As far as you may know, about four month ago, a new malware-like program found that was infected USB device's firmwares. (Take a look here)

I want to know, how it is possible to read and modify firmware of these devices? How does the firmware works? Is the any application or devices to work with firmwares?

I think when the chip powered, the firmware automatically send its type, company and such this information to its server(computer) on data lines(D+ and D-). And the computer using that information use the device. Is it true?

Note that this question was outdated and doesn't help me.


1 Answer 1


You can modify the firmware of these flash drives quite easily with the many thousands of leaked tools.

OEMs like Patriot, PNY, and other companies don't make the flash drives they sell. They just order a massive amount of vanilla flash drives and plastic cases and put em together.

Then they plug them into huge usb hubs connected to a windows xp machine, and with those leaked (to us) tools, write their brand and whatever marketing name they pick into the flash drive's eeprom.

Now with the correctly matched tool, to the exact model of the microcontroller on the flash drive, and if you want to mess with the NAND you'll also need some other file that has to do with the physical layout of the NAND, you can change the firmware of the flash drive.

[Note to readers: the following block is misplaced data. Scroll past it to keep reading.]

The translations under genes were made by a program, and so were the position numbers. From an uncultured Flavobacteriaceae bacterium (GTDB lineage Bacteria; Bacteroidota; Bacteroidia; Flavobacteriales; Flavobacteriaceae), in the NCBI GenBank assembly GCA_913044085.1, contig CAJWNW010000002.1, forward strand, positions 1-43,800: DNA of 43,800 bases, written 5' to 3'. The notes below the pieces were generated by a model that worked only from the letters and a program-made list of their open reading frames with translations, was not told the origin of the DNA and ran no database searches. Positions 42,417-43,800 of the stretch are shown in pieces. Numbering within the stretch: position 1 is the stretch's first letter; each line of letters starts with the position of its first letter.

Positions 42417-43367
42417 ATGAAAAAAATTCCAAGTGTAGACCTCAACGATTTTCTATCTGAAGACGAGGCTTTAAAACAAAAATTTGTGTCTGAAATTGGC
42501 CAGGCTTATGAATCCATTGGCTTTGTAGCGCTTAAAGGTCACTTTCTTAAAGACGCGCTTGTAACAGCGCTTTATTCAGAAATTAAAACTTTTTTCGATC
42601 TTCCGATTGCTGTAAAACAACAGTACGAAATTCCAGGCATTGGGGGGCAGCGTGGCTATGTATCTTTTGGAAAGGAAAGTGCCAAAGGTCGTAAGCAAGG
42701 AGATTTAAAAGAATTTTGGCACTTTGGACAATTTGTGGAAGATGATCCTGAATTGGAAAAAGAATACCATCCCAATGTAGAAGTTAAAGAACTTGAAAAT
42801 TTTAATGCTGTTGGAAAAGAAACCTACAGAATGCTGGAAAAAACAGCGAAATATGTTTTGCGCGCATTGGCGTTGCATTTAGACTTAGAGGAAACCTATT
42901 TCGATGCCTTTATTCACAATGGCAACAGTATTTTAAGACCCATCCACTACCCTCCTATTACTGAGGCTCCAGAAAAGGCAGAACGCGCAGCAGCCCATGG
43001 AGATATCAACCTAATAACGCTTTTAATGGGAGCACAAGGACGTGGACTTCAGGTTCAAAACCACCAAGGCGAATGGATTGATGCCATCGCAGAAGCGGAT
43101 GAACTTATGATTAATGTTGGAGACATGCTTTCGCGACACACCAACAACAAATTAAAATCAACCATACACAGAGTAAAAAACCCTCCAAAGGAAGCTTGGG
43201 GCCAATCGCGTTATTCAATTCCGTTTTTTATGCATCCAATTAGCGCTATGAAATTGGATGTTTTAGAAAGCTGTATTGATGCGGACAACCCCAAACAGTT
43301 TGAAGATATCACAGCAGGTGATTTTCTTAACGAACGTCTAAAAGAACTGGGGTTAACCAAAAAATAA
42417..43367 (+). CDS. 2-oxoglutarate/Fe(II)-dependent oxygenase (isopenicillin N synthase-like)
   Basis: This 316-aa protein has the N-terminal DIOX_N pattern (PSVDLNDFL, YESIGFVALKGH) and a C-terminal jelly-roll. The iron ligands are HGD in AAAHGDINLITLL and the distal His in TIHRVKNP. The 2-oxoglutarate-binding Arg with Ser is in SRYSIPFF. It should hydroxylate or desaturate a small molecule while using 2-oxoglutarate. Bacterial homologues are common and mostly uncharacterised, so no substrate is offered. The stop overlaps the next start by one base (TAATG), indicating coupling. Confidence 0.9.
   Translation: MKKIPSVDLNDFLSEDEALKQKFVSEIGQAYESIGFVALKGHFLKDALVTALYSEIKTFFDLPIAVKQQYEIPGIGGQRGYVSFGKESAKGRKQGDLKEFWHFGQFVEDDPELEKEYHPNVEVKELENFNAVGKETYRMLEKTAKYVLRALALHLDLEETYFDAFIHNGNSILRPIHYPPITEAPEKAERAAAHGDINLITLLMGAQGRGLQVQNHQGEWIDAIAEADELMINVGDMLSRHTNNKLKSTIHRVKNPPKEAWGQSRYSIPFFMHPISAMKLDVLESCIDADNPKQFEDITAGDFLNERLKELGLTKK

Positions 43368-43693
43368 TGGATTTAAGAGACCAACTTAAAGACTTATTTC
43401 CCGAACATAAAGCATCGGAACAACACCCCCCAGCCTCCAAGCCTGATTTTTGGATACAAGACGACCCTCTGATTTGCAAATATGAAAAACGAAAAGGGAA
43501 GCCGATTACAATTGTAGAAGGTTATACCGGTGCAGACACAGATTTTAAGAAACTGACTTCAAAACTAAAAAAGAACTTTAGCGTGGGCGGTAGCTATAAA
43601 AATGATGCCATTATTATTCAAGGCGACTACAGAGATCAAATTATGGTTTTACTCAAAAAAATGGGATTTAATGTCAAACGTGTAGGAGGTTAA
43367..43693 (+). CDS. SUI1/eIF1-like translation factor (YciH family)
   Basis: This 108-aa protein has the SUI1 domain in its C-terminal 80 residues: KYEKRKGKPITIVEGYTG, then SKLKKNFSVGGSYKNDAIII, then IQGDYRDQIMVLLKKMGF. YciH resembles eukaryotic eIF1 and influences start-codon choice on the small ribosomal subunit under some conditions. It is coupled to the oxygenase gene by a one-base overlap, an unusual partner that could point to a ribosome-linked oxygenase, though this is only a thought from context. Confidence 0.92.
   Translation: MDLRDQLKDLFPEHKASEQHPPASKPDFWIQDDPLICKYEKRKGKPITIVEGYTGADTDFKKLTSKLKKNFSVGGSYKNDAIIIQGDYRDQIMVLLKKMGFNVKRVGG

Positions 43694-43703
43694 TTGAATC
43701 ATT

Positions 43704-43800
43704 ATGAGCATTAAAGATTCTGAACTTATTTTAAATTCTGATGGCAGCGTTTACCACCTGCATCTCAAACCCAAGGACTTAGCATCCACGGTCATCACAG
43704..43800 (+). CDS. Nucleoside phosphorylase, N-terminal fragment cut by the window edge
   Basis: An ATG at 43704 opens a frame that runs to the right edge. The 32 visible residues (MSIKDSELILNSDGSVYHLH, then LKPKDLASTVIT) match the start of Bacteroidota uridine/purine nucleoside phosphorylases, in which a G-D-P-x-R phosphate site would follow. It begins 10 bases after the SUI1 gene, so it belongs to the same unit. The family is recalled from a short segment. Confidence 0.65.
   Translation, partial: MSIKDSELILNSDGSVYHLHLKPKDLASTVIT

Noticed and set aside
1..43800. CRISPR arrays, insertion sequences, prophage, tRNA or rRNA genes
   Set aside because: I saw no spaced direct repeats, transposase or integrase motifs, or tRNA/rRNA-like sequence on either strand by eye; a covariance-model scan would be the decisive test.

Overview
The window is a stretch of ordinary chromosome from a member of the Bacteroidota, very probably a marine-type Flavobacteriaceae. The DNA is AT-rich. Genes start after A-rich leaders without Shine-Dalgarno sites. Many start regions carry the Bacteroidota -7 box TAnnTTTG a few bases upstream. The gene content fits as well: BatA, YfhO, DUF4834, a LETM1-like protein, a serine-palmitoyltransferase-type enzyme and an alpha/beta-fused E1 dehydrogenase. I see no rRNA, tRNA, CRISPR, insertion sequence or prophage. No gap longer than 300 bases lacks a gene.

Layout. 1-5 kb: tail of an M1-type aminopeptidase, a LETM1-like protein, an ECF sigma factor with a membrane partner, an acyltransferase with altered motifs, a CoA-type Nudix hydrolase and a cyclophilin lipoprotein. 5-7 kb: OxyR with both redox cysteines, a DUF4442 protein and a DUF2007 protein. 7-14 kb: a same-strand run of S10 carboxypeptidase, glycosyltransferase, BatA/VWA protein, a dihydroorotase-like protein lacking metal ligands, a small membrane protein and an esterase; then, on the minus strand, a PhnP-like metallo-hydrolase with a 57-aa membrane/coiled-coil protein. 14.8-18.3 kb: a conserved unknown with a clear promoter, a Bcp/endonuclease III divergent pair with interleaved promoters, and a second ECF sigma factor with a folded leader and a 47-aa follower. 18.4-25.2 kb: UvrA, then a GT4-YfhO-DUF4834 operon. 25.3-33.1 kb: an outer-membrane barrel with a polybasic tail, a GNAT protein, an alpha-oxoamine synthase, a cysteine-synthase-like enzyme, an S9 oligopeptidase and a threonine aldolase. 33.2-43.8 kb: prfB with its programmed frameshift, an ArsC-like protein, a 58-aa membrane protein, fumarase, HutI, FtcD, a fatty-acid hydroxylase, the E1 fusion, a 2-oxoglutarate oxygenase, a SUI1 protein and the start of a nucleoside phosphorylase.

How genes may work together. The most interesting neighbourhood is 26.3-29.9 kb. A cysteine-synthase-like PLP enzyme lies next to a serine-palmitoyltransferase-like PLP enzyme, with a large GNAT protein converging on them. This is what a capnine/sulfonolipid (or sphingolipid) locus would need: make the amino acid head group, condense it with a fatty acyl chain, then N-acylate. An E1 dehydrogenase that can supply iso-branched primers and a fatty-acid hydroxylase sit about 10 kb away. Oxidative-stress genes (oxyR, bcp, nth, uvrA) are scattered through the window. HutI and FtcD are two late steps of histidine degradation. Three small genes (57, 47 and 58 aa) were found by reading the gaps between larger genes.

1. Things like it's displayed name upon plugging into a computer.
  2. USB VID and PID
  3. serial number
  4. Maximum reported, and actual power draw
  5. LED behavior (always on, blink speed, blink only on data read/write, always off)
  6. Capacity reported
  7. Executing NAND badblock scans
  8. Adding virtual cdrom based on an iso image
  9. Adding firmware encrypted password protection
  10. Adding second, third, and fourth LUNs ("physical" disks reported to OS)
  11. Permanent read-only partitions
  12. Type of device reported to the OS (SCSI, SATA, flash drive, CDROM, others...)
  13. Percentages of capacity to reserve for wear-leveling
  14. Read/Write speed cap/uncap (uncapping can massively speed up some drives, but sometimes is unstable... think overclocking your flash drive...)
  15. Removing that pesky "read-only flag" that makes OEMs so much money when people think they must replace their flash drive...
  16. Many many other things that understanding chinese would be of great use to figure out...

It would be technically illegal for me to provide those tools (I think?) so I'll leave it to the reader to find them. They're not hard to find.

  • Does an attacker need physical access to modify these types of drives?
    – Rideboards
    Oct 21, 2021 at 4:31
  • Not necessarily, however the drive would need to be attached to a system that the attacker controlled long enough to modify the firmware.
    – Hydranix
    Oct 27, 2021 at 1:03

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